Ming City Rockers originate from the industrial town of Immingham, on the east coast of northern England. The band have just…
Sell The Heart Records Issue Hopelifter “Anthemology”
Hopelifter came and went in a flash. Fronted by vocalist Andrew Champion (Screw 32, Dance Hall Crashers), the Santa Cruz-based band blended an expert interpretation of West Coast skate-rock, East Coast hardcore, and post punk. The collective mix was delivered with ferocity and urgency over blitz-speed blast beats, harmonies and innovative guitar work. Now Sell The Heart Records and Brick & Mortar Music have released a full-length anthology for the short-lived East Bay punk band, Hopelifter. Combining their two EPs, The Anthem and North Of The Thirty-Six, Anthemology captures the raw but carefully crafted catalog that the band put together in their 18 month lifespan as a band.
No ProTools, AutoTune, click tracks, loops, samples or effects were employed by the band while creating their short-lived magic. Anthem was recorded and mixed in two days, just three weeks after Andrew‘s first practice. With a buzz brewing, Hopelifter quickly rehearsed North Of The 36, tracking that batch of songs one month later. The band then jumped in the van for a seemingly endless nationwide tour, relentlessly performing every night of the entire Summer and Fall—at grand music halls with the likes of Strung Out & The Experience, or in Jersey basements, or at an abandoned elementary school in rural Illinois. Each show was a celebration of punk rock’s unifying forces, and an adventure And then, that was it. A roaring melodic fireball of music, pummeling, beautiful, and chaotic all at once, exploded in starlight like so many others. Nine months out of the year 2000, 11 songs, a couple hundred shows. That’s it. Sort of.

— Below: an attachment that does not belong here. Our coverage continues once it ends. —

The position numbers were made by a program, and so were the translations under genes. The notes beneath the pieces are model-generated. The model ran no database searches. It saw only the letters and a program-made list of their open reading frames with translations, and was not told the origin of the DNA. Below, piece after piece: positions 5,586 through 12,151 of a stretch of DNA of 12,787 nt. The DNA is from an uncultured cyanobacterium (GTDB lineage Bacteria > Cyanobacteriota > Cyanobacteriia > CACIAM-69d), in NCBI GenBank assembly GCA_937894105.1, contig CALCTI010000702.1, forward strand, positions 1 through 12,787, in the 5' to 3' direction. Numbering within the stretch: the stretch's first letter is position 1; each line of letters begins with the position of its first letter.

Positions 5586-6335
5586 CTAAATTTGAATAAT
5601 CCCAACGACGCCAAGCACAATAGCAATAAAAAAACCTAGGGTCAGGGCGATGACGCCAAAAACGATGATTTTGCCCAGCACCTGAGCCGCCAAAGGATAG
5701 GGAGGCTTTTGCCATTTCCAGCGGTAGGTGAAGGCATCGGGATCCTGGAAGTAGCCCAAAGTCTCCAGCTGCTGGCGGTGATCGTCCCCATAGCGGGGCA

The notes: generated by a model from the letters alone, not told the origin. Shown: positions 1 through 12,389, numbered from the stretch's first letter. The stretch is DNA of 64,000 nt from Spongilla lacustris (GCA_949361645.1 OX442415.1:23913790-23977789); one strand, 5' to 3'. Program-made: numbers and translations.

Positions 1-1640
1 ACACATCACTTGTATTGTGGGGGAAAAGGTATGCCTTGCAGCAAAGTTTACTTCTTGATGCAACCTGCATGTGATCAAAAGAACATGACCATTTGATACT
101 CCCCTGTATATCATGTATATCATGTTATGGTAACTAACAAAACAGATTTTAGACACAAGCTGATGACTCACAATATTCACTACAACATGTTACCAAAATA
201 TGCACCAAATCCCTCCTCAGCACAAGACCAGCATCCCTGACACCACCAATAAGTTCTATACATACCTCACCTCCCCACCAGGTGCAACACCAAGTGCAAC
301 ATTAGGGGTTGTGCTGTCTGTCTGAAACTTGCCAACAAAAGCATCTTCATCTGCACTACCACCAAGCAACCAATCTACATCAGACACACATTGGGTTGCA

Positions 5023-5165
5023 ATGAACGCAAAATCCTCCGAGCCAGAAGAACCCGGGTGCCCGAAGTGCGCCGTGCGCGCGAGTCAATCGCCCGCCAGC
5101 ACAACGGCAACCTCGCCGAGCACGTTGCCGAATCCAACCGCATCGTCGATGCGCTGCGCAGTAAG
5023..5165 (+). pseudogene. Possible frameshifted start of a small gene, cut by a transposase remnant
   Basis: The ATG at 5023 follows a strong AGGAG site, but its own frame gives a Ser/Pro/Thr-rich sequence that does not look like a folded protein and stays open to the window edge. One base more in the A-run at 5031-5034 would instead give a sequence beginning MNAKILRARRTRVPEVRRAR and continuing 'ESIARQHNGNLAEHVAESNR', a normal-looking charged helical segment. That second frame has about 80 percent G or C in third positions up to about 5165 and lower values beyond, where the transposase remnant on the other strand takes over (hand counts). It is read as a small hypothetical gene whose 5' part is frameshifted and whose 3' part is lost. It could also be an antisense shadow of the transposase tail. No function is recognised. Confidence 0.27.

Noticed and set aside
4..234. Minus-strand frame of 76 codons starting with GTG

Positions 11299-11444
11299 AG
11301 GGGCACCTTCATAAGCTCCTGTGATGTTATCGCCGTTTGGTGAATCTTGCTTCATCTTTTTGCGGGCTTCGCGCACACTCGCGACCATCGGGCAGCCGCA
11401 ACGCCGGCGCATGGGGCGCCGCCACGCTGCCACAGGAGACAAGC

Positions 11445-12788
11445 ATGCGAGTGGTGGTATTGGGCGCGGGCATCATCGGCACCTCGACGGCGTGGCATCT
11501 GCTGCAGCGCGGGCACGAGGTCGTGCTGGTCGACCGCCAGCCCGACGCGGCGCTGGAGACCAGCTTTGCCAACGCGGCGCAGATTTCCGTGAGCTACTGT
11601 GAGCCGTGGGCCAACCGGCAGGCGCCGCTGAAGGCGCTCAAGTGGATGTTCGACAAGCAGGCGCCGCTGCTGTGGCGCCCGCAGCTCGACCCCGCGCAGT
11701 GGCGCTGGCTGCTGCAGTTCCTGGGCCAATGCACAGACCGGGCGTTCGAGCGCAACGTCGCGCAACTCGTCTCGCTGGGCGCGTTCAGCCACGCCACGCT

Adding another item to the list of things you didn’t see coming in life, the entirety of Hopelifter’s catalog is now reissued for the first time on 45rpm vinyl. The band enlisted Andy Ernst to remaster his original recordings, and Monica Schlaug, graphic artist for The Anthem, to redesign album art that represents both titles. The resulting rediscovery is of a lost but valid musical message, carved in the language of punk rock, floating adrift for more than two decades, finally recovered and injected into your ears. It’s perhaps the finest hardcore album you’ve never heard. Enjoy.